Iditarod Trail, 1925: The Serum Run (Part V)
Half an hour after Charlie Evans and his dead lead dogs had arrived in Nulato, the serum was thawed and Tommy Patsy, another Athabaskan driver with a formidable reputation for his wilderness survival skills, headed down the trail following the Yukon River to Kaltag, the last stop on the run before the trail rose into the Nulato Hills. He covered his 36 miles in about three and a half hours, making the best time of the entire relay at just over 10 miles per hour.
Jackscrew, a Koyukuk Indian, took the serum through the mountains from Kaltag to Old Woman Shelter. To lighten the dogs’ load and make better time on this difficult stretch of the trail, Jackscrew ran uphill through the woods of the Nulato Hills for a good bit of the first 15 miles of his 40 mile leg of the relay. Once he passed the Kaltag Divide and headed downhill toward Norton Sound, he climbed back aboard the sled.
Victor Anagick took the 34-mile leg from Old Woman Shelter to Unalakleet, across mostly open tundra and through the stunted coniferous taiga closer to the coast, where he passed the package to Myles Gonangnan, an Eskimo musher.
On the morning of Saturday, January 31, at Unalakleet on the southern shore of Norton Sound, Gonangnan took the measure of Norton Sound. He had to make the decision as to whether to cross it or go around it. The shortest route from Unalakleet would have been straight across Norton Sound to Nome. Leonhard Seppala had been warned against taking this route as it was entirely too risky. The center of the sound at this point rarely froze entirely because of the currents and motion of the water.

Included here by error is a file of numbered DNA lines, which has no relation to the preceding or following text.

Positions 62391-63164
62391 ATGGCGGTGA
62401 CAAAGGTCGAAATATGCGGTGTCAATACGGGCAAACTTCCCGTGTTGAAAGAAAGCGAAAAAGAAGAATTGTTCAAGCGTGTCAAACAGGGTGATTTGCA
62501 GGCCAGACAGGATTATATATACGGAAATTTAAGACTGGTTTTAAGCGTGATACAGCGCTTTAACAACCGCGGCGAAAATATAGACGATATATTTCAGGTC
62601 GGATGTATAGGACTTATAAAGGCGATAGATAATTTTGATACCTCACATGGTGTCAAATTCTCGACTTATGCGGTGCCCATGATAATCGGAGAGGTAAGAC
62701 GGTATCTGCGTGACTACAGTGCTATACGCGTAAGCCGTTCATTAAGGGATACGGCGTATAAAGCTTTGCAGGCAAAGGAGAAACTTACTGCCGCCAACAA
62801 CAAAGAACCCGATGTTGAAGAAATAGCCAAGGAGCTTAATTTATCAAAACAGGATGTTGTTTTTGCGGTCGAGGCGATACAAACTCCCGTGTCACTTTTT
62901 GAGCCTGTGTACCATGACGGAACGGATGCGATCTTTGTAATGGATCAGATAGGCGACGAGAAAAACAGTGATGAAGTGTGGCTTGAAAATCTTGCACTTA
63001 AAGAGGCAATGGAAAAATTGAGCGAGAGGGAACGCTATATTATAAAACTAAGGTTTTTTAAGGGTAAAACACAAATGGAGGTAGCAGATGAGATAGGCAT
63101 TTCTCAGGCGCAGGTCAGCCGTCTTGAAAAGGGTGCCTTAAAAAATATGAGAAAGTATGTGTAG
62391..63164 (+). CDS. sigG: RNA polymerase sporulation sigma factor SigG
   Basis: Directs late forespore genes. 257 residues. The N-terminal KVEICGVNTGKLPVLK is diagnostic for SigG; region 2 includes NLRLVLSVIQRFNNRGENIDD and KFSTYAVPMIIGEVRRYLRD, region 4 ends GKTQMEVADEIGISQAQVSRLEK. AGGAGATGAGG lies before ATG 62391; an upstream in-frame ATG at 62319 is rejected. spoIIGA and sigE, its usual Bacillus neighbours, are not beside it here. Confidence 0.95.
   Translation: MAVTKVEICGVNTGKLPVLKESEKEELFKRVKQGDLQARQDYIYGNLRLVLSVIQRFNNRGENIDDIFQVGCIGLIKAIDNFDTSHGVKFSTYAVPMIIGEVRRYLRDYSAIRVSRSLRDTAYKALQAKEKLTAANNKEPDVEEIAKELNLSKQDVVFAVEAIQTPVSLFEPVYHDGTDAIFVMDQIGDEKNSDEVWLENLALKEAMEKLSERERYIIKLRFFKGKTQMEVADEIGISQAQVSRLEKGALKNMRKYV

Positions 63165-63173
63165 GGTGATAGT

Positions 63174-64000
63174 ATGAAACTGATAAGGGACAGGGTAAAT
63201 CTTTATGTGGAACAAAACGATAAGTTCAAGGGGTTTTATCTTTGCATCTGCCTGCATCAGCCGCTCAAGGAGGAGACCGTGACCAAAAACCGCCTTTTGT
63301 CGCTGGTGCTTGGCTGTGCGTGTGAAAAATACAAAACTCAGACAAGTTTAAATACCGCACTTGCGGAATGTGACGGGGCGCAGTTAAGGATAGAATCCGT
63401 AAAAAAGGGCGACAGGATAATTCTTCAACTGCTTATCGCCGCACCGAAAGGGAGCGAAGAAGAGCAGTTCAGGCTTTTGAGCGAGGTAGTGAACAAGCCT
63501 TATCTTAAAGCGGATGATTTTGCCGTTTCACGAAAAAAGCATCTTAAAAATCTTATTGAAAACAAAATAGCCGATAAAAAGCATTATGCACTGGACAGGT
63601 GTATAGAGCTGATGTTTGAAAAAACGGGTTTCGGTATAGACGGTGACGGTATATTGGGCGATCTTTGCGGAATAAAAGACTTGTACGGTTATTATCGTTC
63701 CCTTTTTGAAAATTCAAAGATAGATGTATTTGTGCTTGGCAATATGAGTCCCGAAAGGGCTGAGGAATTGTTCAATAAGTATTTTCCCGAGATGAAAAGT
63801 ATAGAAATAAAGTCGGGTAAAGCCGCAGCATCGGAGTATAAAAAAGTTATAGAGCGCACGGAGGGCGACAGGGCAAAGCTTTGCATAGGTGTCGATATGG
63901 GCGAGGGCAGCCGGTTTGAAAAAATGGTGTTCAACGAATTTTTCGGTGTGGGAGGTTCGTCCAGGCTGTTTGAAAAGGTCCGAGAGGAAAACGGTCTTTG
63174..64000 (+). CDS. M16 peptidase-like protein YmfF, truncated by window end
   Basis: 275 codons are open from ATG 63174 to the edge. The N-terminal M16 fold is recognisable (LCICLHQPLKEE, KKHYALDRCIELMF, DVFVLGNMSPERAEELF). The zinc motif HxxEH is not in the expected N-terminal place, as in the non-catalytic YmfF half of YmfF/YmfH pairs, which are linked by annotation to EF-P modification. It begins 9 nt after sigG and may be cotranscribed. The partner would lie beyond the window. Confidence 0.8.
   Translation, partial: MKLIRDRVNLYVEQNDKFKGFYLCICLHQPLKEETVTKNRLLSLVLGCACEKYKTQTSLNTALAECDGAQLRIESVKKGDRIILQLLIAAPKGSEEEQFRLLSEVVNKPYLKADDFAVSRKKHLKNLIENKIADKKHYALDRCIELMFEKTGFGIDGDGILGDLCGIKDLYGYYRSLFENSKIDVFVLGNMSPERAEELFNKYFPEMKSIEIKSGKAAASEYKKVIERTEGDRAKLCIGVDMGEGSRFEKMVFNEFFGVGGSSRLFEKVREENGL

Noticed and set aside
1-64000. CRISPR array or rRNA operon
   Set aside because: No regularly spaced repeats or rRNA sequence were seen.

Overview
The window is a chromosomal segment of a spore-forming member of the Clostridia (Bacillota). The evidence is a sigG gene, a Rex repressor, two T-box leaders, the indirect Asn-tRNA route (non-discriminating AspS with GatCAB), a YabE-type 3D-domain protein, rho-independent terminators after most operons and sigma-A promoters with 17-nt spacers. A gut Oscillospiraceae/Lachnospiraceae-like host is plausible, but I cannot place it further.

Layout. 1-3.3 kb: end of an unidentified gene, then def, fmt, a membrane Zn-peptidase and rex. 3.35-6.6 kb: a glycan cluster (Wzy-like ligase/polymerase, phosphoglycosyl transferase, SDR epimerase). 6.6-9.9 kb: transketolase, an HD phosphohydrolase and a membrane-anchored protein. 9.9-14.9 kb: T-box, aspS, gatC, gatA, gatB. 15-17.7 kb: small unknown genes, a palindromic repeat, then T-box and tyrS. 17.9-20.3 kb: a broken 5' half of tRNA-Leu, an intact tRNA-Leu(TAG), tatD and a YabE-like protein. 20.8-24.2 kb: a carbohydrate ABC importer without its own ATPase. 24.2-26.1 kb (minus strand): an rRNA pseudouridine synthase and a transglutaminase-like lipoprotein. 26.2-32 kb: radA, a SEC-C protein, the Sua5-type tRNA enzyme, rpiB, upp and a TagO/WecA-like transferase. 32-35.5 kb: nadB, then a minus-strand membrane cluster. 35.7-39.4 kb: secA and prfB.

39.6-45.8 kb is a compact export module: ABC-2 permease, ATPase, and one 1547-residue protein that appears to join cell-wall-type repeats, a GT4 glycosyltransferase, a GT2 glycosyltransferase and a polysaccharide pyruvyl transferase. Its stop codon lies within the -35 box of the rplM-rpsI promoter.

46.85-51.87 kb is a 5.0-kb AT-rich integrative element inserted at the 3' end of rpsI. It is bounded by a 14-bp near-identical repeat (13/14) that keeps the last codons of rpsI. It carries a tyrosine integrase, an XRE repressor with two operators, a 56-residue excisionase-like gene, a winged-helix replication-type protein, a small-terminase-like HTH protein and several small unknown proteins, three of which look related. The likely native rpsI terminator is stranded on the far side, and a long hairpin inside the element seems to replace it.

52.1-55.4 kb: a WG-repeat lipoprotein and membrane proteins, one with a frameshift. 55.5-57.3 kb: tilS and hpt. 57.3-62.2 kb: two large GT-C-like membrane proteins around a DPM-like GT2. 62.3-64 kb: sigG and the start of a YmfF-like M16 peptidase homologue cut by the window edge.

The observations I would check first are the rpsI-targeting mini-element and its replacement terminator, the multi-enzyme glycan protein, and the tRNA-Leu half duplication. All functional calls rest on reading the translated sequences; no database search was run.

Norton Sound is an inlet of the Bering Sea. Nome, Alaska, sits on its north shore. The sound is about 150 miles long and about 125 miles across. Norton Bay is its northeast arm. The Yukon River, along which the teams of dogs drew their sleds carrying the precious diphtheria antitoxin serum in January 1925, flows into the sound from the south. The sound is only navigable from May to October. In October the sound begins to freeze as average temperatures dip well below freezing. By January, when the average temperature is below zero, the sound is completely frozen.
The closer you got to the sound, the more conscious you became that the ice was in a constant state of change and re-creation. huge swaths would suddenly break free and drift out to sea or a long narrow lead of water would open up…. Depending on the temperature, wind, and currents, the ice could assume various configurations – five-foot-high ice hummocks, a stretch of glare ice, or a continuous line of pressure ridges, which look like a chain of mountains across the sound. …
Then there was the wind. It was a given on Norton Sound that the wind howled and that life along these shores would be a constant struggle against a force that tried to beat you back at every step of every task. But when the wind blew out of the east, people took special note. These winds were shaped into powerful tunnels, and gusts barreled down mountain slopes and through river valleys, spilling out onto the sound at spectacular speeds of more than 70 miles per hour. The could flip sleds, hurl a driver off the runners, and drag the wind chill down to minus 100 degrees. Even more terrifying, when the east winds blew, the ice growing out from shore often broke free and was sent out to sea in large floes.
–The Cruelest Miles, pp. 195-196
The overland route was safer than crossing the sound even in the best conditions. Gonangnan considered the fact that the wind had been blowing for several days from the west, pushing the ice against the coast and raising the level of the ice in the sound and weakening it. Had the wind remained from the west, the decision would have been easier. Even if the ice broke into floes, it would be blown toward shore and a sled team could navigate safely along the floes to shore. With the shift in the wind’s direction, though, the ice was being blown out to sea. More disturbing was that the northeast wind was building in strength. A storm was coming and would be there soon. When it came, the ice would be likely to break up. He decided not to risk the shortcut directly across Norton Sound. He turned northeast, toward Shaktoolik.